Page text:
Short Takes: The Good Heart review
(Dagur Kári, Iceland/France/Denmark/Germany, 2009)From the director of Noi the Albino comes a buddy comedy gone right
Written by Laura Kern
The English-language debut of the talented Icelander Dagur Kári (Noi the Albino) could pass for a movie made in the Seventies. It’s gritty, washed out, and largely driven by dialogue and character. And what characters! Brian Cox is perfectly cast as Jacques, a crude, hard-drinking, chain-smoking New York City bar owner on heart attack number five. (He too appears to be a relic of the Seventies: check out his car, rotary phone, and cassette player.)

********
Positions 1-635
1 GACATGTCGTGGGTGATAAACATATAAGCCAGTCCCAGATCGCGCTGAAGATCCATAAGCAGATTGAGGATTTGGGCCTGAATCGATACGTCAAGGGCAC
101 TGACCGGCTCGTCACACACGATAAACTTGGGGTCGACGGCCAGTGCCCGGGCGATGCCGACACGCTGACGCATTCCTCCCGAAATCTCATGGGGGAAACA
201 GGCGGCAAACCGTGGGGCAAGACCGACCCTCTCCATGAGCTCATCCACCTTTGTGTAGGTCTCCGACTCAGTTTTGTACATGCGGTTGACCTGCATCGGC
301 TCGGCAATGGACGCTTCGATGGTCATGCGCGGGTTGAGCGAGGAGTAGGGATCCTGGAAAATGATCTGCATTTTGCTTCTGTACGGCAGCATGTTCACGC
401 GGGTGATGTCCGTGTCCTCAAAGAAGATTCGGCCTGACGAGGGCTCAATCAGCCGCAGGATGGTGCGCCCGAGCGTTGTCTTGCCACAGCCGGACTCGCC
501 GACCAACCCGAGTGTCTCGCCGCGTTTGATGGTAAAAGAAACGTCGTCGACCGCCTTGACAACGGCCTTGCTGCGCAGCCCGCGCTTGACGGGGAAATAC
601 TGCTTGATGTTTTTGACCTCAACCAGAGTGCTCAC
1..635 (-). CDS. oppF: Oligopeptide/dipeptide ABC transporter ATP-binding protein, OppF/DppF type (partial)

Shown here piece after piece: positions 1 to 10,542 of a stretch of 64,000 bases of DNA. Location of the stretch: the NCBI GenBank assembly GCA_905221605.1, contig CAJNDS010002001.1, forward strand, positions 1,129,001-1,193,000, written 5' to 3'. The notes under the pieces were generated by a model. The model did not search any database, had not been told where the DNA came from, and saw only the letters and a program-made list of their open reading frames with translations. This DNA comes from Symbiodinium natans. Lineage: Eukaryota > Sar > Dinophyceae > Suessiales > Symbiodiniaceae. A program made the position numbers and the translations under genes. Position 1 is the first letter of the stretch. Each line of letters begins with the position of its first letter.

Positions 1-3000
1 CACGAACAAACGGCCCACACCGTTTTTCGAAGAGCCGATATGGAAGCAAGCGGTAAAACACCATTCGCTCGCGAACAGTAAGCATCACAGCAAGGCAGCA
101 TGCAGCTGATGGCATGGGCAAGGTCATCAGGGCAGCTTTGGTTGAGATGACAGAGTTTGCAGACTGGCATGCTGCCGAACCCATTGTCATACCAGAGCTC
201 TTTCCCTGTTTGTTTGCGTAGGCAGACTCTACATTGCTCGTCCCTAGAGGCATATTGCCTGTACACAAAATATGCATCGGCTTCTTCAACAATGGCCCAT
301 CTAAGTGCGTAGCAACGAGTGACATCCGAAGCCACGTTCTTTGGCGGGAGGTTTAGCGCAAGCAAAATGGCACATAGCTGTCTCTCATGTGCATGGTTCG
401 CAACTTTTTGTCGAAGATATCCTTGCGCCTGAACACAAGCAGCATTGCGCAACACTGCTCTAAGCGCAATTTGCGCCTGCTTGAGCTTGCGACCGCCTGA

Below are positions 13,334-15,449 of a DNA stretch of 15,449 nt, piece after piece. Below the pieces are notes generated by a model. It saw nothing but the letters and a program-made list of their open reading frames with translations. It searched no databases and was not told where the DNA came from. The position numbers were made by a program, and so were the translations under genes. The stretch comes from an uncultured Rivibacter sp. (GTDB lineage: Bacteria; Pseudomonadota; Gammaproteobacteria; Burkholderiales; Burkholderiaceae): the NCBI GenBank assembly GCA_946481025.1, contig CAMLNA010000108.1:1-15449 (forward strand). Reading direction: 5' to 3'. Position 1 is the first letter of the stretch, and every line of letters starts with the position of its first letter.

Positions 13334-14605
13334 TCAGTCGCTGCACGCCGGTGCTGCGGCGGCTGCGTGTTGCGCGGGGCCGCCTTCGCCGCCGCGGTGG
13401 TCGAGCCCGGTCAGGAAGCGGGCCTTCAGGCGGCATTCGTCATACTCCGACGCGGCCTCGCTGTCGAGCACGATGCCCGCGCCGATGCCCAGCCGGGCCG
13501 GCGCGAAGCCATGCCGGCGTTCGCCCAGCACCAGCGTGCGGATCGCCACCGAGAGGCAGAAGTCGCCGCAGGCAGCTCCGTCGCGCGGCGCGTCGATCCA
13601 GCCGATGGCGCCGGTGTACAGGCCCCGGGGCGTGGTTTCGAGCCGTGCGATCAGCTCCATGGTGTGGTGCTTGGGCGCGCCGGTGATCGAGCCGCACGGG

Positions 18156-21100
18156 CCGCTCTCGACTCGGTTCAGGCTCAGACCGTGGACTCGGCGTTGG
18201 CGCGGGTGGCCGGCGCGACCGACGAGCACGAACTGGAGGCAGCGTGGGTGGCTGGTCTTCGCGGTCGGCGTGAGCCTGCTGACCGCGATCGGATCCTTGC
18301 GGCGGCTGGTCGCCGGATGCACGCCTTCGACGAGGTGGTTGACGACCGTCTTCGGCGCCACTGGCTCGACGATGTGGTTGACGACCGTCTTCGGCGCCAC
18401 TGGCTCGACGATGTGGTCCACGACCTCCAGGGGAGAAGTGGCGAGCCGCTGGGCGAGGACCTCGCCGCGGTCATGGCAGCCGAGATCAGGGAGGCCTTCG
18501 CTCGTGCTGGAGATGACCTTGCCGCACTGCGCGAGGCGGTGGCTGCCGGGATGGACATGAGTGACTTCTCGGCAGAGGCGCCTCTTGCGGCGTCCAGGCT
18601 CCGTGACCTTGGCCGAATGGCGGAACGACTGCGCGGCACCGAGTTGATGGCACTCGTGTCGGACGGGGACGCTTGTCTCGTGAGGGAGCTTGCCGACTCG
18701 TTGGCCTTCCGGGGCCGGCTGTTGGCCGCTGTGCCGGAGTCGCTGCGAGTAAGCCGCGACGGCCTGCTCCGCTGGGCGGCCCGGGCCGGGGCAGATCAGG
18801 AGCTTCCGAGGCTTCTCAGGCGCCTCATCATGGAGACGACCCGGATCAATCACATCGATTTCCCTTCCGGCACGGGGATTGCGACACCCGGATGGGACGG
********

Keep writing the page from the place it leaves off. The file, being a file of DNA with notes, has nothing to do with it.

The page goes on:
During his latest hospital stay he encounters Lucas, a passive young homeless guy (Paul Dano) not even capable of carrying out his own suicide. But somehow, Jacques sees promise in this odd fellow, who a bit reluctantly accepts his offer of accommodation, and allows himself to be groomed as Jacques’s successor. Or rather, is taught the secrets of how to never increase business: absolutely no walk-ins, no being friendly with the customers, and no women.
The relationship of the characters played by Cox and Dano, more innocent than the dynamic the two actors explored nine years ago in L.I.E., makes for an eccentric buddy-film gone right. That a dog and a duck are also part of the mix further testifies to the sharpness of Kári’s script, which steers the action clear of cliché. Even the potentially schematic introduction of a disheveled former stewardess with a fear of flying (Isild Le Besco), turns out to be another element that appeals to the lost soul in all of us.